This week’s blog was written by Teri Lyon. Teri is a Senior Technical Support Specialist at PAR. She has been with PAR for more than 20 years. She enjoys punk music and painting.
I like to watch CBS Sunday Morning every weekend. Recently, I watched a segment on the prevalence of dyslexia in the prison population, which immediately caught my attention. Working at PAR and knowing Dr. Steven Feifer, I know how important it is to diagnose dyslexia and other learning disabilities early so a student can achieve his or her full potential. What I did not realize are the numbers behind this issue.
The segment told of a study that shows almost 50% of the prison population in Texas has dyslexia. In addition, approximately 80% of inmates are functionally illiterate. The segment went on to talk about how prisons are addressing this issue with more funding and prison reform. Although these things certainly help people in prison lead better lives, this does not prevent these individuals from ending up there in the first place.
Although this is not a case where you can throw money at a problem, we do know that schools in more affluent communities have higher test scores and graduation rates. While the parents and students may have more resources and may not have concerns like how to study while hungry, you can’t ignore how much better they do. Recently, the thinking on spending in education has changed. Studies show significant long-term gains for students when educational spending increased. The issue is that districts need to determine the best way to use their money.
Currently, the U.S. spends more on prisons than we do on education. California alone spends $53,147 more per year on a prisoner than it does a student. Overall, there are 15 states that spend more than $27,000 a year more per prisoner than they do per student.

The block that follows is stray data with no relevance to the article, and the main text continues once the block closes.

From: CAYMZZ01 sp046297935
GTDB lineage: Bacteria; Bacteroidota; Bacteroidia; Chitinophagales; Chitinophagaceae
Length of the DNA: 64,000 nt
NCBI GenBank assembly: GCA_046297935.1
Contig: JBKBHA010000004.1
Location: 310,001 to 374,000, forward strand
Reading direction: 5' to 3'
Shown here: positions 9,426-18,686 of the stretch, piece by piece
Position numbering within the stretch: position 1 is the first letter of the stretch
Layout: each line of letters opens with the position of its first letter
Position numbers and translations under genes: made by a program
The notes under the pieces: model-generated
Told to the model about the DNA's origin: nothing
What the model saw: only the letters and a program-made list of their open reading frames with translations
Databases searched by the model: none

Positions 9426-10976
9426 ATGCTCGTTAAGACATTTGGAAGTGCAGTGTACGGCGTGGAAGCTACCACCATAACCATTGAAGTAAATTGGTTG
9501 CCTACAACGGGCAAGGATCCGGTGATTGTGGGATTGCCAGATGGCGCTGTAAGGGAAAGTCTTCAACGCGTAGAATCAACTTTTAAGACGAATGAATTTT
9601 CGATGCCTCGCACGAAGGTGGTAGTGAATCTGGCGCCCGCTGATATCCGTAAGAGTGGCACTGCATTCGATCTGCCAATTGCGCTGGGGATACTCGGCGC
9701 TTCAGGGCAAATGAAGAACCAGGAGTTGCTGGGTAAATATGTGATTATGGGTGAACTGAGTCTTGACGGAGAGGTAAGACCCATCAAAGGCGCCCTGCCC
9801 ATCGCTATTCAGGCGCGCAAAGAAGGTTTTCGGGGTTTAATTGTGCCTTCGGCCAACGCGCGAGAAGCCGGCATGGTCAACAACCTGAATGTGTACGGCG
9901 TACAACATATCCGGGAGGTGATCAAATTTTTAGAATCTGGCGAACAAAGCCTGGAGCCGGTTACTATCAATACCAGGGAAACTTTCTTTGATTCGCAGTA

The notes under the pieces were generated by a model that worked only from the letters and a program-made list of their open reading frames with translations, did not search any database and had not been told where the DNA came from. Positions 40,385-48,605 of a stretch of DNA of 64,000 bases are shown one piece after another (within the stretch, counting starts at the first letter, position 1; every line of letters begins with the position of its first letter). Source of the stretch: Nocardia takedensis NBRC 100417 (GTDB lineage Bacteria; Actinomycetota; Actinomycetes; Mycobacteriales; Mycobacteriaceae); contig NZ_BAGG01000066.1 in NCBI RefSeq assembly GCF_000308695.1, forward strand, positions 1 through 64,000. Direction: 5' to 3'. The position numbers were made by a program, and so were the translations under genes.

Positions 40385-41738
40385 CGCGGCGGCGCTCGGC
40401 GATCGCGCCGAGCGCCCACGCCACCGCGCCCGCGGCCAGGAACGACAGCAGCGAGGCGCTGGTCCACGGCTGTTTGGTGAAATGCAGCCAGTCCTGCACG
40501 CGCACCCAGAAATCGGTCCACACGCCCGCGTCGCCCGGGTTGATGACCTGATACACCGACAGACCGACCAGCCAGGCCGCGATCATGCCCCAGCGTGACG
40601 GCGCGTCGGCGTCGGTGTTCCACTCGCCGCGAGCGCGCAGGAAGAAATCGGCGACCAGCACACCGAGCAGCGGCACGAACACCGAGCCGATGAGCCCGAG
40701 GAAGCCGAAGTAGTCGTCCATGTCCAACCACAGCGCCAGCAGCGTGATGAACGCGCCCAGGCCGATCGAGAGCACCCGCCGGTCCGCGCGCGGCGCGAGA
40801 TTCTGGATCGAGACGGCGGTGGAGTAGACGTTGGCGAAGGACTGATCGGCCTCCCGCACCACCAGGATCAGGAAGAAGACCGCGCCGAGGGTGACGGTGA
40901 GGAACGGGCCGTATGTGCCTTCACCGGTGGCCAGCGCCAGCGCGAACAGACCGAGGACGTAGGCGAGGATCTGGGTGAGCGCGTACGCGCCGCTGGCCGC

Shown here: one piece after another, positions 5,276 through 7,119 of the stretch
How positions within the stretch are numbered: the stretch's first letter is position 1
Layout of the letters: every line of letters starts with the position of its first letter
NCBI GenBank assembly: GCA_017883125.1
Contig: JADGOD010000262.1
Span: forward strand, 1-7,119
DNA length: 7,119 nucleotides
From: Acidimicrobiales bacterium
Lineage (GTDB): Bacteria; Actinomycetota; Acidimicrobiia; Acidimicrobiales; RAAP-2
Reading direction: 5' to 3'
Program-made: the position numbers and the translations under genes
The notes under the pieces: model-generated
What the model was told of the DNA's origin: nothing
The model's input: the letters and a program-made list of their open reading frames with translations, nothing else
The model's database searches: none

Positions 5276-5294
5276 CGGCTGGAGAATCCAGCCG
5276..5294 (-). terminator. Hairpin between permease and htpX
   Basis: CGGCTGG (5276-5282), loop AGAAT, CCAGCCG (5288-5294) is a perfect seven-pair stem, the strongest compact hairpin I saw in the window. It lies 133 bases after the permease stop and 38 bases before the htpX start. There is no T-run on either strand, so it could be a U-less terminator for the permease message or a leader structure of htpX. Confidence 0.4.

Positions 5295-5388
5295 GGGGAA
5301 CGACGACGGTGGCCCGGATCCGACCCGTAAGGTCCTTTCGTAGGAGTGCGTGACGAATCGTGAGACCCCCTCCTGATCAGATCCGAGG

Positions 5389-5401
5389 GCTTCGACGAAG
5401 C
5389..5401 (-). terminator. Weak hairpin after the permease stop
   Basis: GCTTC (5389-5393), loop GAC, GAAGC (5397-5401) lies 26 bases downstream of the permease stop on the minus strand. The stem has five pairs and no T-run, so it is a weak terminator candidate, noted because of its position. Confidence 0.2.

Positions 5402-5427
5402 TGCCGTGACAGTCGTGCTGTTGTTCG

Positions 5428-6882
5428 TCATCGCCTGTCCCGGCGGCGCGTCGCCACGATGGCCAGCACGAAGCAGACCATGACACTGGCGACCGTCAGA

Even with the Every Student Succeeds Act (ESSA), there are kids who fall between the cracks of education and into the justice system. It’s clear that this issue is multifaceted and complicated. From starting mandatory schooling at an earlier age, to better training for teachers, there are many ways this issue can be addressed. One thing is clear, though, we have to start somewhere.
I think it’s important to take a step back and realize how PAR instruments can help with greater societal issues. Because this is such an important topic, I immediately sent letters to both my congressman and senator letting them know my thoughts. Hopefully, this will get a very important subject the attention that it deserves.
Last year we posted a blog about our commitment to provide our Customers with additional sources of information about our products through a series of white papers.
Since that time, we’ve released a number of new white papers that are available to you at no cost.